Kate Reid Is Doing It for the Chicks (Part 2)

Kate Reid

Singer-songwriter/educator Kate Reid told LLL in part one of the interview how she came to write her concept CD Queer Across Canada, and why she has pink hair.

Here she talks about her musical influences, including Long-Lived Lesbian Ferron.

Tell us about your music: how did you get started?

I picked up a guitar when I was about 17 and I started playing rock ‘n roll and folky things like Neil Young, the Beatles, Pink Floyd, Bob Dylan, and Joni Mitchell. My sister is younger than I am, but she got me into women’s voices. She introduced me to the Indigo Girls, and then I discovered Ani DiFranco in university and then Ferron afterwards. That’s a whole other story.

Tell us the Ferron story!

She’s one of the greatest songwriters I’ve ever encountered. I get choked up when I talk about it because she’s amazing. Her music was really pivotal for me – God, I don’t know why I’m crying! 

For me, her music was about what it was like to be lesbian. I’d heard Ani DiFranco, this fiery woman talking about menstruation and abortion and all those feminist things no one else was talking about, and then later I found Ferron. 

Ferron gave a voice and music to the feelings that I was having for women inside. To the relationship that I was having at that time — she put a heart into it. I felt like she was reaching into my soul when she sang.

I had a really interesting experience with Ferron at Michigan, and because of it I wrote a song on my second album, “Rise Up.” I loved Michigan. I had just started performing there, a year or so after my first album. I was part of the singer/songwriter round at Michigan, and I was doing my sound check in the morning. It was really hot, the sun was beating down, and I was profusely sweating. For my sound check I was singing a song called “Crone woman,” and suddenly I saw someone walking down the Bowl; it was Ferron! 

I went backstage after I finished my set and someone said Ferron liked my song. I wanted to go and talk to her, but I had no sense of myself as musician or the lesbian. I had a bit of that “imposter syndrome”; I thought I wasn’t good enough, or people would think I wasn’t really a musician, just sort of a chick with a guitar who couldn’t really write or sing. But my friend said that Ferron was asking about me, and I should go talk to her.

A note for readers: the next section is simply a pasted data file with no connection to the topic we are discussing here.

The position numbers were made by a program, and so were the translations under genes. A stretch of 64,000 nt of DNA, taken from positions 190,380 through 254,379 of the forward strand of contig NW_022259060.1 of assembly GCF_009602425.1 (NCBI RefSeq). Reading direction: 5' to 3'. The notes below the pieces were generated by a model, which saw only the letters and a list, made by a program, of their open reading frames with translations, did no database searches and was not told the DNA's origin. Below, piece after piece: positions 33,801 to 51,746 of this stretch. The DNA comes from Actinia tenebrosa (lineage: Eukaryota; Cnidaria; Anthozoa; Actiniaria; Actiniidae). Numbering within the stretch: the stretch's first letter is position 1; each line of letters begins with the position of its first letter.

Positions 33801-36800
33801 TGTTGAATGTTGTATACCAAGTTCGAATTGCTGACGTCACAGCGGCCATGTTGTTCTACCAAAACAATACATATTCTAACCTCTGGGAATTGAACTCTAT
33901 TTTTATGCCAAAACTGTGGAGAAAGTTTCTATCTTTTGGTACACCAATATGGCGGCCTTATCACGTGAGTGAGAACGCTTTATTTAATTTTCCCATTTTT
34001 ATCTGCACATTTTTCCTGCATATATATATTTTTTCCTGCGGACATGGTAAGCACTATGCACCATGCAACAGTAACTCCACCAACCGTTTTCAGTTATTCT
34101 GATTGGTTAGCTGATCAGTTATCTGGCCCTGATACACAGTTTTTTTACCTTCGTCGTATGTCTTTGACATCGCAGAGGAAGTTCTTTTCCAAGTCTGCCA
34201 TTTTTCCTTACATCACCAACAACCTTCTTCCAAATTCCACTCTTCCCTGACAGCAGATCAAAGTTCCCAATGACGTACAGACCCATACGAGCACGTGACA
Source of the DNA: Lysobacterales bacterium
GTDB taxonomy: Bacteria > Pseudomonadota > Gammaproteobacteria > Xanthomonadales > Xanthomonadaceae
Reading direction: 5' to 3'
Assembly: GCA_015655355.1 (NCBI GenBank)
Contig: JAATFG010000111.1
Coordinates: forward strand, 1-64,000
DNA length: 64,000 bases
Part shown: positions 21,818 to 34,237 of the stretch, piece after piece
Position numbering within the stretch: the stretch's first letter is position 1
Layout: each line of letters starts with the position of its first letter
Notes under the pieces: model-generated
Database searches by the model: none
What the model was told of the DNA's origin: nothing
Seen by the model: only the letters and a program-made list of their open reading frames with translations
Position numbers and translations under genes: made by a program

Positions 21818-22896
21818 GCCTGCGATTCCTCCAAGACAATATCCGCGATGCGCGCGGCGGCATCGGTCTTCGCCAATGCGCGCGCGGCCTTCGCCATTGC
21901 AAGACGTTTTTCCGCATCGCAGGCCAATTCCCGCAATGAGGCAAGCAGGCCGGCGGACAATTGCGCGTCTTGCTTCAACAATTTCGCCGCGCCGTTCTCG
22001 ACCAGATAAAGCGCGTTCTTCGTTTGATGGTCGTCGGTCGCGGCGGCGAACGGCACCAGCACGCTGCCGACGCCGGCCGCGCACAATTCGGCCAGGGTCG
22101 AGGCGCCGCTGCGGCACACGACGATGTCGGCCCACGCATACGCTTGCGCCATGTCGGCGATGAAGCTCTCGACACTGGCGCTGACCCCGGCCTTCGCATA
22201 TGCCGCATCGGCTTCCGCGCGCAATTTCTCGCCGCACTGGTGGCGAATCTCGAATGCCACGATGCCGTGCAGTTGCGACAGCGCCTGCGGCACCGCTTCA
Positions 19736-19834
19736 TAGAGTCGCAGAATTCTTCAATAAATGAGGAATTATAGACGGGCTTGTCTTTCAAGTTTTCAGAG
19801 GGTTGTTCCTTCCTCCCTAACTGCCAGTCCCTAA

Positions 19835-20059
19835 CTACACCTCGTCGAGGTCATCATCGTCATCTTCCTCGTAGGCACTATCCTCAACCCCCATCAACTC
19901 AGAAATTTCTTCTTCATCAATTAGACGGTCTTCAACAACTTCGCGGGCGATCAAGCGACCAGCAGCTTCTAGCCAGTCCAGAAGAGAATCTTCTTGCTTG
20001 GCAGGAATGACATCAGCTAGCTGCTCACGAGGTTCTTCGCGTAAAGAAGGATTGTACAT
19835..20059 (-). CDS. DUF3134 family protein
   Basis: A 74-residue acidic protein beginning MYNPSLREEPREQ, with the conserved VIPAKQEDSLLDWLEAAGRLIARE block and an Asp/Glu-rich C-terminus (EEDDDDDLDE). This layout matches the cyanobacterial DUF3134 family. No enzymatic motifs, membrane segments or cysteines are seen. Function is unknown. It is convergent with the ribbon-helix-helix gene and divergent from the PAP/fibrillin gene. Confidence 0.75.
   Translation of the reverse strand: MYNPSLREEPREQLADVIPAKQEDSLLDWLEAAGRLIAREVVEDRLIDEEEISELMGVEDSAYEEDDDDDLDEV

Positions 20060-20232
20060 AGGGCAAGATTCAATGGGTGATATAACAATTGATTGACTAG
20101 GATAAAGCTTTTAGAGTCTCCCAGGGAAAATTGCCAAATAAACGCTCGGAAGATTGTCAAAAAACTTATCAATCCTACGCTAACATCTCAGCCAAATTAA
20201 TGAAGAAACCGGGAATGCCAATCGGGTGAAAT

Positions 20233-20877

So I went and sat beside her and we talked, and she invited me to her women’s writing workshop! She said, ‘I’m doing this workshop and then we’re having a concert at the end of the five days, and would you like to come and sing, and be a part of it?’

I couldn’t imagine how I could do it. I had all these things I had to do back at home. I didn’t have a lot of money, and I couldn’t figure out how to change my flight, and back at home, I was moving and trying to find a job at the same time, so I said, ‘No I can’t come.’ I just couldn’t figure out a way. Ferron just said, “Okay, maybe next time,” and I watched this opportunity pass before my eyes. I thought, Oh, God, what did I just do? 

For the rest of the time in Michigan and for two weeks after I was kind of in shock. Why couldn’t I have said yes to her? What was that about? It wasn’t just about the money and the time; it was about not feeling good enough and feeling that I did not belong in that circle, the company. 

So I went home and wrote “Rise Up” which is all about that experience. And there’s an addendum. The next year I was there, I gathered up the courage to tell Ferron about the song. I was in a talking circle, and I told her there. And she invited me again – and that time I got to go to the workshop and do the concert with her. It was such an amazing experience, and after that I was able to open for her a few times when she played in Vancouver. 

I wrote about Ferron in my MA thesis, Singing Queer: Archiving and Constructing a
Lineage Through Song
. I call Ferron my “lesbian-folksinging-foremother.”